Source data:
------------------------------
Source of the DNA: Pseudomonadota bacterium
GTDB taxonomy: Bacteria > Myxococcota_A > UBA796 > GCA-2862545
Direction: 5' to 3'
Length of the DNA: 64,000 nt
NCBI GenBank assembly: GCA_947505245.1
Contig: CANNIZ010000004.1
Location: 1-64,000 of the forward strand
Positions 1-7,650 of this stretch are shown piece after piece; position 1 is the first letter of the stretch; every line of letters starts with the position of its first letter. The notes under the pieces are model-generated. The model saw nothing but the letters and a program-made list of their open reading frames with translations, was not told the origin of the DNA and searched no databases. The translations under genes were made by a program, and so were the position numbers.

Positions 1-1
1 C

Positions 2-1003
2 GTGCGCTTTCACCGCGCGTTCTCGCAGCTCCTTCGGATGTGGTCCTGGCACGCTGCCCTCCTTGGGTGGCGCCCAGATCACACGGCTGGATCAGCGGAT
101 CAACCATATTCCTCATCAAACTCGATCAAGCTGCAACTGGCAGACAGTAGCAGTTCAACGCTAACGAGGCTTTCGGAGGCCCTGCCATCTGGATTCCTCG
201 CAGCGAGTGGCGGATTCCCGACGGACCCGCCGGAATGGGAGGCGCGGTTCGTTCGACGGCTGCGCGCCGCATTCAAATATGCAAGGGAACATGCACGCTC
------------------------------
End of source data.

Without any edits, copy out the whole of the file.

Source of the DNA: Pseudomonadota bacterium
GTDB taxonomy: Bacteria > Myxococcota_A > UBA796 > GCA-2862545
Direction: 5' to 3'
Length of the DNA: 64,000 nt
NCBI GenBank assembly: GCA_947505245.1
Contig: CANNIZ010000004.1
Location: 1-64,000 of the forward strand
Positions 1-7,650 of this stretch are shown piece after piece; position 1 is the first letter of the stretch; every line of letters starts with the position of its first letter. The notes under the pieces are model-generated. The model saw nothing but the letters and a program-made list of their open reading frames with translations, was not told the origin of the DNA and searched no databases. The translations under genes were made by a program, and so were the position numbers.

Positions 1-1
1 C

Positions 2-1003
2 GTGCGCTTTCACCGCGCGTTCTCGCAGCTCCTTCGGATGTGGTCCTGGCACGCTGCCCTCCTTGGGTGGCGCCCAGATCACACGGCTGGATCAGCGGAT
101 CAACCATATTCCTCATCAAACTCGATCAAGCTGCAACTGGCAGACAGTAGCAGTTCAACGCTAACGAGGCTTTCGGAGGCCCTGCCATCTGGATTCCTCG
201 CAGCGAGTGGCGGATTCCCGACGGACCCGCCGGAATGGGAGGCGCGGTTCGTTCGACGGCTGCGCGCCGCATTCAAATATGCAAGGGAACATGCACGCTC